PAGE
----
A libel is public and malicious imputation of a crime, or of a vice or defect, real or imaginary, or any act, omission, condition, status, or circumstance tending to cause the dishonor, discredit, or contempt of a natural or juridical person, or to blacken the memory of one who is dead. Art. 353 Revised Penal Code.

Then in Art 354, it says: Every defamatory imputation is presumed to be malicious, even if it be true, if no good intention and justifiable motive for making it is shown…..

Article 353 enumerates the elements of the offense - that the defamatory statement be (1) public and (2) malicious. Then, Article 354 says malice is presumed, unless the offender can prove her good intentions.

So the burden of proof is shifted to the defendant? She must prove her good intentions? Isn’t it part of due process that the government must prove every element of the offense? The Congress has not only shifted the burden, it has made a finding of fact (the defamatory statement is malicious), which is a judiciary function.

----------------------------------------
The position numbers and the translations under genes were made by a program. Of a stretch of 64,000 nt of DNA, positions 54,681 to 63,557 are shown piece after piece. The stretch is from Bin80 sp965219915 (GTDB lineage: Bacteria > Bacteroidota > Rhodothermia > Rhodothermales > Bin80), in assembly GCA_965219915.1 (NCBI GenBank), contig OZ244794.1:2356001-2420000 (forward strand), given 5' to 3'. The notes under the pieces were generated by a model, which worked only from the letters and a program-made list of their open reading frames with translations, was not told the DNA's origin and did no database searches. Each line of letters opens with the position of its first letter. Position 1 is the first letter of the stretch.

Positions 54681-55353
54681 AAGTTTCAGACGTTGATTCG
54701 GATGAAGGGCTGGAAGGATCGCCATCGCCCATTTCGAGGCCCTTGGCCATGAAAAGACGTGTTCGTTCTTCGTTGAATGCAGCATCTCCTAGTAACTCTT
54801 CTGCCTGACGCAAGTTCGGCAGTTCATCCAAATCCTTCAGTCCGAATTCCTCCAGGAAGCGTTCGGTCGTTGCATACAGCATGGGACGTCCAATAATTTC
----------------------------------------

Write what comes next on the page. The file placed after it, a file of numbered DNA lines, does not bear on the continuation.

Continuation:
I am not a fan of Pecabar, or ACCRA, or the “victim” law firm. Kung ako ang mag-re-recommend, si Saguisag na lang, or si Professor Alfredo Tadiar ng UP.
In a follow up comment atty36252 further stated:
My problem with this libel suit is the fact that Ninez was commenting on a public figure - Marcelo. She was pointing to Marcelo’s alleged corruption. The practice is corrupt because the public official was directing business traffic to his law firm. Of course, she had to mention the law firm; but the attack was on the public official, not the law firm.

Why did the law firm sue, not Marcelo, because commenting on a public figure is privileged, and the case would not have prospered. So this was a circuitous argument to get back at Ninez for criticizing Marcelo. I must admit it is a crafty argument.
I am not a lawyer so I leave the technicalities to the lawyers but one thing that struck me is that this libel law which Neal Cruz has been saying all along was copied in the US during the days of the duel is surely outdated and irrelevant in this day and age. To make matter worse atty36252 stated that libel does not even exist in the US today. Sadly, we have people like Alexander Adonis of the streaking butt naked Nogi Boy Nograles allegation languishing in a penal colony on a criminal offense that lingers on our penal code becoming an effective tool for the those who wield political power to silence their political enemies and the press.